It is interesting how one can suddenly develop an interest in something he’s never thought about before. Last year at work I noticed every day our office’s cleaning staff would leave bags of coffee grounds they cleaned out from the coffee machines on the kitchen counters until the end of the day for people to take home. On the counters there was a sign with a list of what can one do with the grounds.

I am no hardcore environmentalist, but I do believe in recycling and conservation of our resources, and am against unnecessary wastes. I would always take a second look at things destined for disposal and see if there’s any more use I can get out of them. For example, ever since I stopped playing computer games extensively, I no longer need state of the art hardware. As a result I have slowed down my upgrades considerably, am able to get the most out of my computers, and keep using them until they literally stop working. More on this in another post.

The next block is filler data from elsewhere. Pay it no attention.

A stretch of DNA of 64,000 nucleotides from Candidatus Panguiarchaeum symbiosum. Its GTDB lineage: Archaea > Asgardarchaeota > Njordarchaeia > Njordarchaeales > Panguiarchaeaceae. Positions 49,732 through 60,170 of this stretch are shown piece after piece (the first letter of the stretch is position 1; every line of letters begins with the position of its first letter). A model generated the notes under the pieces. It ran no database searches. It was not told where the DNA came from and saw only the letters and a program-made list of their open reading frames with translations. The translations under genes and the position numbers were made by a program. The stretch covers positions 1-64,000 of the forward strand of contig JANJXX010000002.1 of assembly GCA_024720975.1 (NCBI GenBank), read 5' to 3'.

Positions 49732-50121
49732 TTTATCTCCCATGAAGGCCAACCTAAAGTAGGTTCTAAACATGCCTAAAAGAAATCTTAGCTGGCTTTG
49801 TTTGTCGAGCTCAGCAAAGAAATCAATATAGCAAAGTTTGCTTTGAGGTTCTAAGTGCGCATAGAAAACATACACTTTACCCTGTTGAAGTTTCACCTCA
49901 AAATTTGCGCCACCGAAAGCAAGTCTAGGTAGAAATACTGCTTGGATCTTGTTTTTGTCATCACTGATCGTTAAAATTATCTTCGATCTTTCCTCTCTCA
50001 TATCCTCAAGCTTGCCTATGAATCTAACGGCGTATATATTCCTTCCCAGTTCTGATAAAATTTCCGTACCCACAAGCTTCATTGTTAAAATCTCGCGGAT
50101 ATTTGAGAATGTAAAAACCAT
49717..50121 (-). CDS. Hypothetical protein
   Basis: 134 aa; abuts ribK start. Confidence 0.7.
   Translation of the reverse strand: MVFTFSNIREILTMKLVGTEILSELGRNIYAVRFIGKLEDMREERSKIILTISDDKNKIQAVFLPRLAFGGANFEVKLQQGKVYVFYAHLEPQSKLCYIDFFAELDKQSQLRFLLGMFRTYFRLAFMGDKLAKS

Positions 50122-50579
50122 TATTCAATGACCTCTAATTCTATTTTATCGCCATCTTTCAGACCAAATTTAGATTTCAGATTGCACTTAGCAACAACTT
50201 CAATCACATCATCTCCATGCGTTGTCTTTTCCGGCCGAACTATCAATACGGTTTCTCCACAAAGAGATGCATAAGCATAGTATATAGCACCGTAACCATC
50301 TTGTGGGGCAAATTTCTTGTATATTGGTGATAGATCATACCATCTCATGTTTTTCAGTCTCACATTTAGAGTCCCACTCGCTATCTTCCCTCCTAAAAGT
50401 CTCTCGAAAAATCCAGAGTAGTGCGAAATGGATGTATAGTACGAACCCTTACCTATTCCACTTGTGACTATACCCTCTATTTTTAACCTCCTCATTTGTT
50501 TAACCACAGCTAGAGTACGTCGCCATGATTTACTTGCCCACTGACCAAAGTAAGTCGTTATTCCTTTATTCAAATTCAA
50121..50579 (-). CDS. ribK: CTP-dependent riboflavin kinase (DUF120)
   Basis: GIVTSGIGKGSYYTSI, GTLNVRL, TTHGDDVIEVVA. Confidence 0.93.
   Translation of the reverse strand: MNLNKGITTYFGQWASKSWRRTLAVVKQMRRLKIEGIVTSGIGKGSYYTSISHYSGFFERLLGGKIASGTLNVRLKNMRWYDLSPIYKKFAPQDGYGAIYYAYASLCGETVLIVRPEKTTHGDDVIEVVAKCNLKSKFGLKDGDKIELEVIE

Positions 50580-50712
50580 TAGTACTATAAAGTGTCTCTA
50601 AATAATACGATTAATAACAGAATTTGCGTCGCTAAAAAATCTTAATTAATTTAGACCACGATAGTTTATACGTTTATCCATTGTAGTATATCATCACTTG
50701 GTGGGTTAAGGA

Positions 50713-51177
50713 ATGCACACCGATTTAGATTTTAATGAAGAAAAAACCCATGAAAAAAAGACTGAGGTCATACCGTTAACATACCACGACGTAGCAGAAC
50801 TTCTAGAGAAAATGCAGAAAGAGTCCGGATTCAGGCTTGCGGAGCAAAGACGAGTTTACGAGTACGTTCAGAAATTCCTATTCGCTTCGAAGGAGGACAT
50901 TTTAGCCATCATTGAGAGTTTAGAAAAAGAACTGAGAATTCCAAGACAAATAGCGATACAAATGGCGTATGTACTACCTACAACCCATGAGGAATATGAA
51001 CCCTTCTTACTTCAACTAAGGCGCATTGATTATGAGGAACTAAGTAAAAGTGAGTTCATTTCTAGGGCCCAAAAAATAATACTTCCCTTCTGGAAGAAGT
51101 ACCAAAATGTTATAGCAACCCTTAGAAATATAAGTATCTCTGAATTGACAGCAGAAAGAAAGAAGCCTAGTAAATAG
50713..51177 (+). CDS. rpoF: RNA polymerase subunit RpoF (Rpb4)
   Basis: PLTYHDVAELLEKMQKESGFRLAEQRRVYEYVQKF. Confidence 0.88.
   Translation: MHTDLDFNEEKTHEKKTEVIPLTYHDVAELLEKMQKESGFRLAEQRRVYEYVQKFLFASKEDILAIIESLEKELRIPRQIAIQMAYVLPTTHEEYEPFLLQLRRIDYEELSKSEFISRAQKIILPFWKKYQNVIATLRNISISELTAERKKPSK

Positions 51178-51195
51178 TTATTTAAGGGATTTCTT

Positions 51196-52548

Back to the subject, one of the suggested uses for coffee grounds on the list is plant food. I remembered my mother plants flowers and vegetables, and figured why not bring her some to try since it’s free. All she did was applying a handful here and there periodically, and the result was phenomenal. She noticed within a few weeks that compared to earlier years, adding coffee grounds to the soil has made the flowers bloomed better, the vegetables larger and more leafy,  and the fruits bigger and more juicy.  Seeing such a good yield has encouraged me to try vegetable gardening myself this year too. I will talk more about this hobby of mine in the future.

Note: For those of you who do not work in an office, you might be able to get coffee grounds from local coffee shops such as Starbucks. Just speak with the manager and ask politely, you will be surprised at how most of them are willing to help.